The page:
White nationalists clashed with counter-protestors before police moved in and intervened at a demonstration in downtown Charlottesville, Virginia, protesting the city's decision to remove a statue of Confederate General Robert E. Lee from the city's Emancipation Park.
Virginia Governor Terry McAuliffe declared a state of emergency in the city to aid in the local response. He blamed "mostly out-of-state protestors" for the violence and clashes. "I am disgusted by the hatred, bigotry and violence these protestors have brought to our state over the past 24 hours," McAuliffe said in a statement. He said state troopers and the Virginia National Guard were providing support to local authorities.
After a series of earlier confrontations in Emancipation Park, police declared the assembly unlawful and officers in riot gear began to clear the area shortly after noon. The crowd quickly dispersed and police cleared the area, which had earlier been the site of aggressive clashes.
Jason Kessler, the organizer behind the "Unite the Right" rally, told CBS News he plans to sue the city for violating a court order permitting the rally to be held in the park. "Our First Amendment rights were violated today," Kessler said by phone. He said the city of Charlottesville and McAuliffe violated the court ruling because they "didn't like the outcome".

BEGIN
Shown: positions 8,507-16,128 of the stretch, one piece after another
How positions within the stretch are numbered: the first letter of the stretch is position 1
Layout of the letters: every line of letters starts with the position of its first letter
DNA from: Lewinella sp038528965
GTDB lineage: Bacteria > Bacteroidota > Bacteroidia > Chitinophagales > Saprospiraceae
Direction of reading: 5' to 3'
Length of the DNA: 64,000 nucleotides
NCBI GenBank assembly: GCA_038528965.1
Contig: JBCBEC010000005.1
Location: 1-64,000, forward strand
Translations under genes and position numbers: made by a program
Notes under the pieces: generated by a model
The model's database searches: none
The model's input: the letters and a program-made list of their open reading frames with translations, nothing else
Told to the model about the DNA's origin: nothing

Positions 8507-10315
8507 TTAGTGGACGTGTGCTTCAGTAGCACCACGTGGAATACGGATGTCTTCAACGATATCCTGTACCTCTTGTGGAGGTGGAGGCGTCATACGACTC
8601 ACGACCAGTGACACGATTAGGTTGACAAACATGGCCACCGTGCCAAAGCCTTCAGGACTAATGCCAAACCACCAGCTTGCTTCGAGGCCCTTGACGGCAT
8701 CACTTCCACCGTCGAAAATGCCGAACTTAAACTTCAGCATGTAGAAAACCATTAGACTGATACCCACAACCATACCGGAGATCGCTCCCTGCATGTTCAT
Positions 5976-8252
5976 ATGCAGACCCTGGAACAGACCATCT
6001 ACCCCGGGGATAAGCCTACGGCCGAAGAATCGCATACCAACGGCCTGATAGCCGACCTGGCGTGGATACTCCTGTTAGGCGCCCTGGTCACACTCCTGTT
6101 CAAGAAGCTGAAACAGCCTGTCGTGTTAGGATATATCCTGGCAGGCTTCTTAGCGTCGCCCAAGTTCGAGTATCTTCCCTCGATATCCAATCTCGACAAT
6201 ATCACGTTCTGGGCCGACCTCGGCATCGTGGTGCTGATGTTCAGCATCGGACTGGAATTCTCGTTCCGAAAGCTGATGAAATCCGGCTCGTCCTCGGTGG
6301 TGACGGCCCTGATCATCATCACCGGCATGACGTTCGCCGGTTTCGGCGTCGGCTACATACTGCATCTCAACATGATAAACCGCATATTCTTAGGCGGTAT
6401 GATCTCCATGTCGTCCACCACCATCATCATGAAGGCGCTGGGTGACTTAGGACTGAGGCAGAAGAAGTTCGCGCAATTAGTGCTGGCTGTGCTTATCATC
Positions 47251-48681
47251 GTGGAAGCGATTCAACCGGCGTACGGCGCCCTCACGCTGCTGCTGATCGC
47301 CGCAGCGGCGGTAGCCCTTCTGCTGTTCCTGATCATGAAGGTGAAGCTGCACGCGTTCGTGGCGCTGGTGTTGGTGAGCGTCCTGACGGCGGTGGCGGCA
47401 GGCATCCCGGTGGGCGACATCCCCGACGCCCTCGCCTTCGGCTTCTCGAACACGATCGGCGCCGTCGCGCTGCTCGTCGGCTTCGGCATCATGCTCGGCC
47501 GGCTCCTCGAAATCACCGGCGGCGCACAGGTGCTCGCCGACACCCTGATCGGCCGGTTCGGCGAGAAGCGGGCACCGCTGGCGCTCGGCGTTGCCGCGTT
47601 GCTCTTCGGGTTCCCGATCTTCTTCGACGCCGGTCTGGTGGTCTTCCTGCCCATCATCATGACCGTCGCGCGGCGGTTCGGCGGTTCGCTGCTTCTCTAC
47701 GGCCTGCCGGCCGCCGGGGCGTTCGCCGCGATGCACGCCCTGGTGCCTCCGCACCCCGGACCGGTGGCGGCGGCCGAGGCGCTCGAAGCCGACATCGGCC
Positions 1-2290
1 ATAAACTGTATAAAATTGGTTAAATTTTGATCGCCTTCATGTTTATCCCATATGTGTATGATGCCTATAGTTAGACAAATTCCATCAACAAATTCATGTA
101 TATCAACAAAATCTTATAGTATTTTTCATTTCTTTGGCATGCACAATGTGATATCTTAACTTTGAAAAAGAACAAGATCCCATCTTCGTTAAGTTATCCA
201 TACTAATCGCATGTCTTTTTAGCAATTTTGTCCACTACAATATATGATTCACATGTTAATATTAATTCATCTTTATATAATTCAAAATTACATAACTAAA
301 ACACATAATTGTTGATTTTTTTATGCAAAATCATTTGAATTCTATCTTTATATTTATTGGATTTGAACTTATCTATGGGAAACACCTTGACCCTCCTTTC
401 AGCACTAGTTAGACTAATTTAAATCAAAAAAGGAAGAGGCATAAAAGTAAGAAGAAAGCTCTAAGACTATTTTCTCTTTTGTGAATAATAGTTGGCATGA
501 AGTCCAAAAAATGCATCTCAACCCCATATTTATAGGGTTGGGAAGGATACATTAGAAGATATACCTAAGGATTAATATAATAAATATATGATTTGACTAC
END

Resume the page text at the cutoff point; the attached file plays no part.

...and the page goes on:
The protest turned violent well ahead of the rally's official noon start time. At least two people were treated for serious but non-life-threatening emergencies from altercations by 10:30 A.M. Counter-protestors flooded the area to square off with the group of alt-right activists and white supremacists. Police deployed tear gas against the crowd shortly before 11:30 A.M. Members of Congress largely condemned the rally, with House speaker Paul Ryan denouncing the "spectacle" as "repugnant", calling on Americans to unite against hate.
The rally comes shortly after a large group of torch-bearing white nationalists marched through the University of Virginia campus Friday night, after a judge issued a ruling allowing Saturday's protest to move forward. UVA cancelled all scheduled events planned for Saturday citing "ongoing public safety concerns", but announced that the college's medical center would remain open.
Citing crowd safety concerns, the city of Charlottesville approved a protest permit earlier this week for the event to specifically be held in a different larger park instead of the smaller Emancipation Park where the Lee statue stands. Late Friday night, a U.S. district court judge in Charlottesville agreed. In the ruling, Judge Glen E. Conrad said the city's "11th hour decision" to revoke the permit was "based on the content of Kessler's speech rather than other neutral factors."